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Posted in CMHC, Coronavirus, Industry Trends, Newsworthy, Rental Rates, Vacancy Rates

With $7.6 million in unpaid rent and thousands of units in arrears last year, the London area nearly topped a list of Ontario communities where people fell behind, second only to Toronto.

Rental arrears were part of the Canada Mortgage and Housing Corp.’s annual rental report for the first time, and London clocked in with 8,130 units where tenants had fallen behind on rent. That’s about 16 per cent of all units in the London census metropolitan area (CMA), which covers London, St. Thomas, Strathroy and parts of Middlesex and Elgin counties.

Toronto saw 34,858 units in arrears in 2020.

“It’s incredible insight into what’s happened over the pandemic in terms of rent,” said Mike Courey, director of the London Poverty Research Centre.

Workers who help people with housing struggles have full caseloads already, Courey added, but often they’re working with people without any home at all.

“There’s a layer above the most vulnerable, and that’s probably these people in arrears,” he said. “These are the working poor, people who aren’t connected to community agencies already. They’re really left not knowing where to go.”

The CMHC’s annual report on the rental market shows other mid-size communities and large urban centres, such as Hamilton, Kitchener-Waterloo, Ottawa and Windsor CMAs all had fewer units in arrears than London last year, though Windsor had the highest percentage of units where rent was owed, with more than 22 per cent.

Many other areas across the province weren’t included in the rental arrears figures, which CMHC describes as “suppressed” data to protect confidentiality.

The COVID-19 pandemic walloped workers and renters across the province, but other factors may have pushed Londoners closer to the margins. Though the vacancy rate rose last year after hitting a 20-year low, average rent across all units is up seven per cent from 2019, now at $1,119 a month, according to CMHC data.

And the areas that topped the list of arrears, including the London region, have the highest rates of people with low income, based on tax filings. About one in every six people in London and area is low-income.

“Windsor, London and Toronto all have relatively high low-income rates relative to other parts of Ontario . . . which does imply many working poor, struggling to make ends meet,” said Don Kerr, a demographer and professor at King’s University College.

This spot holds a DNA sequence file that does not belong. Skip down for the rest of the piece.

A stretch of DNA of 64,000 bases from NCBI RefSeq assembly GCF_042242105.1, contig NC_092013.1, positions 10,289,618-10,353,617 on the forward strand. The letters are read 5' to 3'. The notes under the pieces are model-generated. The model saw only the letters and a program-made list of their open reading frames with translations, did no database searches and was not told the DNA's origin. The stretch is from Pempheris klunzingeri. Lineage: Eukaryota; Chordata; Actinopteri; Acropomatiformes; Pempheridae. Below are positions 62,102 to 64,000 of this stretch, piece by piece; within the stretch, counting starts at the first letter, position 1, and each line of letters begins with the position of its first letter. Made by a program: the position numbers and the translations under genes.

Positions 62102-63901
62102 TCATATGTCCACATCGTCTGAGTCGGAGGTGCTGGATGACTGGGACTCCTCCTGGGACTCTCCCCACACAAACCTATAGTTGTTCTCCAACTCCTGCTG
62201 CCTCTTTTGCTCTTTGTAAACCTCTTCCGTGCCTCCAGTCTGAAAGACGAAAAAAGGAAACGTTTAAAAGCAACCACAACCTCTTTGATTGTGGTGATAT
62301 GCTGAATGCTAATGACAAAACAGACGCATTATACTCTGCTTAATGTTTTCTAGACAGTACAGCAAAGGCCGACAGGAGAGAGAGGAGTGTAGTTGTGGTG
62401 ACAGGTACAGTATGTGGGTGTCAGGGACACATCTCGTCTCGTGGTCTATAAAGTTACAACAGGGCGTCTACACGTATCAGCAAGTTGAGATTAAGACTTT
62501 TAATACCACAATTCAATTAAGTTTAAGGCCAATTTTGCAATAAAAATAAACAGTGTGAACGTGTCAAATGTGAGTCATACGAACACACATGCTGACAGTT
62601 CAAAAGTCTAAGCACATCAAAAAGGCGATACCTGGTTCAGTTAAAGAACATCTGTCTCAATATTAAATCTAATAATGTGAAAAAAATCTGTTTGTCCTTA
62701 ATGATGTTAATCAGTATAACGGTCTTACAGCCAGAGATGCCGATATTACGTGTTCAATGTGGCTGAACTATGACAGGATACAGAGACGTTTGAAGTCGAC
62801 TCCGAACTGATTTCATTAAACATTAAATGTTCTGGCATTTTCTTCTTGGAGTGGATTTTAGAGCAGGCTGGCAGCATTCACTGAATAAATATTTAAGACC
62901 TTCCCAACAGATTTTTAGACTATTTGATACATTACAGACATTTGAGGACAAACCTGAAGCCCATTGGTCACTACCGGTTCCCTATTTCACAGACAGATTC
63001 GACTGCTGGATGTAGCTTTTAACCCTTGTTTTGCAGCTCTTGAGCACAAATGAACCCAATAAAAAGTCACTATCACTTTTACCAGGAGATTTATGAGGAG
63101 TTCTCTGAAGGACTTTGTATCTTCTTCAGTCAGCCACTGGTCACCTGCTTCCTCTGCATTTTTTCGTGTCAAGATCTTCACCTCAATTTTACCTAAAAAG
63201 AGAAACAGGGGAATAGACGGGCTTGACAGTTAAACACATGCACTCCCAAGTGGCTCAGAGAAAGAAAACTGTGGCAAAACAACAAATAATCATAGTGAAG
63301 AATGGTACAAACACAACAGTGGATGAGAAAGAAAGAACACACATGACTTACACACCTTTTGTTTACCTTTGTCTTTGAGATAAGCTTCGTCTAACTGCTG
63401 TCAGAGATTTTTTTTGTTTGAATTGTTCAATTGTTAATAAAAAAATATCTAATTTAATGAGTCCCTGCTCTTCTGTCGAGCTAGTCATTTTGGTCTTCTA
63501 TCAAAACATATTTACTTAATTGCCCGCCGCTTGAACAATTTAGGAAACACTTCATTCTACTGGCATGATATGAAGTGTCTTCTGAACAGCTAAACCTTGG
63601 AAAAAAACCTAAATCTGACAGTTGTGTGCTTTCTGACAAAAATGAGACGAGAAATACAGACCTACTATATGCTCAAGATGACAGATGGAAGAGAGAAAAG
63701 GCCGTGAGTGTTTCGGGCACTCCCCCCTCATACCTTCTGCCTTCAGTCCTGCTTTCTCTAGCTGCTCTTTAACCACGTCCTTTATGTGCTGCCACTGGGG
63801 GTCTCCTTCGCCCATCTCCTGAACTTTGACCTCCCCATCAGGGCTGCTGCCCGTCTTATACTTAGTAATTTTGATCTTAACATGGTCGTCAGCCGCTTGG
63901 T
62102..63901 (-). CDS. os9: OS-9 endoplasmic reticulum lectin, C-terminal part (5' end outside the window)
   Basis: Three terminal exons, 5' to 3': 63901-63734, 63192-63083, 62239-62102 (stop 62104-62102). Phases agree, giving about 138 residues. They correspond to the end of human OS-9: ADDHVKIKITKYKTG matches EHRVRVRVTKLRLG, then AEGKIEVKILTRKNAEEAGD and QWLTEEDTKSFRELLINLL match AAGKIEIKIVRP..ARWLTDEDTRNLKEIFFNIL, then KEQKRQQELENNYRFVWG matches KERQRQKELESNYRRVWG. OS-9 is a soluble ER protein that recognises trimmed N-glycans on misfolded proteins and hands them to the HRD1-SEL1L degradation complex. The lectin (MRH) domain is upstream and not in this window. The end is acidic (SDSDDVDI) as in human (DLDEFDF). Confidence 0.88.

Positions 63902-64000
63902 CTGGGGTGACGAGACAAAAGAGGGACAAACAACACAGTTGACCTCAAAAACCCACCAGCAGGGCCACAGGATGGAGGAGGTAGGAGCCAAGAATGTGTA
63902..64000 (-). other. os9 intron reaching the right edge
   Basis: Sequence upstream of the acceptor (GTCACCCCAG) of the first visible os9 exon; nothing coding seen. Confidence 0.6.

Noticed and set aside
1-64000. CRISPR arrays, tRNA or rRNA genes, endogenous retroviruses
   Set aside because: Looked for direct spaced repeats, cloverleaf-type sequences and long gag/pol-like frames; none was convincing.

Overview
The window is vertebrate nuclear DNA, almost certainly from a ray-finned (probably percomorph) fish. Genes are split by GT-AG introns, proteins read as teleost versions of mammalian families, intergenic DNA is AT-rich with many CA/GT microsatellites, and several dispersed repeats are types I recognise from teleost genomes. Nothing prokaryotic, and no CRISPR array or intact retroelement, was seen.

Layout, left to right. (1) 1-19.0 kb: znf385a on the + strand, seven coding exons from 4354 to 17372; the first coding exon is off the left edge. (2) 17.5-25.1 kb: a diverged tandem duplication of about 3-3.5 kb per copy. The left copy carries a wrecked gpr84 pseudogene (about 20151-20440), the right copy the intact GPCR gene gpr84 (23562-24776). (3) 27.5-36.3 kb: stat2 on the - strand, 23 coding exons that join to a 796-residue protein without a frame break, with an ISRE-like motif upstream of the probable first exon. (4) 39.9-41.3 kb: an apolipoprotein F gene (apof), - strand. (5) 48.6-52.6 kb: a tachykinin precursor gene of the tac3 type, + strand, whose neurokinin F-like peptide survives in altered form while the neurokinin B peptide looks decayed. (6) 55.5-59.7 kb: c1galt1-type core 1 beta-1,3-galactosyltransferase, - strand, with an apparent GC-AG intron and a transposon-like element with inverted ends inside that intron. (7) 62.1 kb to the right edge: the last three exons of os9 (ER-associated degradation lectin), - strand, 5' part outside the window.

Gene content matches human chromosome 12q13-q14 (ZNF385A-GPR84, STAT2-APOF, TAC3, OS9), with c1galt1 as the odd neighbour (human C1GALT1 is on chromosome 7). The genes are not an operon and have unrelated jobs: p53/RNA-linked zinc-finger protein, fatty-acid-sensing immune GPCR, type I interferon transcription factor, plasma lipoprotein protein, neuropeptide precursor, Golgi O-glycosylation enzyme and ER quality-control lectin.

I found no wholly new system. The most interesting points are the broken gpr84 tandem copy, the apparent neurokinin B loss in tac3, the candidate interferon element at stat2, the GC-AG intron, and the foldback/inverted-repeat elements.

“Clearly persons working in certain sectors, such as retail and in our restaurants and bars, have been hit harder than other sectors (during the pandemic), and many of those folks are relatively low income, and close to the edge.”

Getting behind on rent could lead to a desperate spiral.

“With 16 per cent of people who are renting in London in arrears, this is going to show its face either in evictions or coming into the Landlord Tenant Board,” Courey said, adding it could push some into homelessness and increase demands for community and social supports.

A provincial pause on evictions ended this week, as Ontario’s stay-at-home order was lifted. A political push at Queen’s Park to ban evictions during the pandemic failed.

The poverty research centre is focusing on educating tenants about their rights and the resources to help navigate the maze of processes and procedures at the Landlord Tenant Board, including working with a new peer support group, the London Tenants Association.

“When your housing is under attack, your self-esteem could go very low and you could start not being able to advocate for yourself,” Courey said.

Connecting those facing eviction with legal advice or representation is another key concern. Organizations like Community Legal Services and Neighbourhood Legal Services offer those services but have seen a huge demand and budget cuts. The majority of people go unrepresented.

A first draft of a tenants handbook is also in the works, with a plan to focus on spreading that knowledge among London renters.


Rental units in arrears in 2020, by census metropolitan area:

Toronto 34,858

London 8,130

Windsor 3,553

Kitchener-Cambridge-Waterloo 2,823

Hamilton 2,704

Ottawa-Gatineau 2,316

Percentage of rental units in arrears in 2020, by census metropolitan area:

Windsor 22.11%

London 16.12%

Toronto 10.68%

Kitchener-Cambridge-Waterloo 7.17%

Hamilton 6%

Ottawa-Gatineau 3.15%

-Data from the CMHC Rental Market Report


Story by: The London Free Press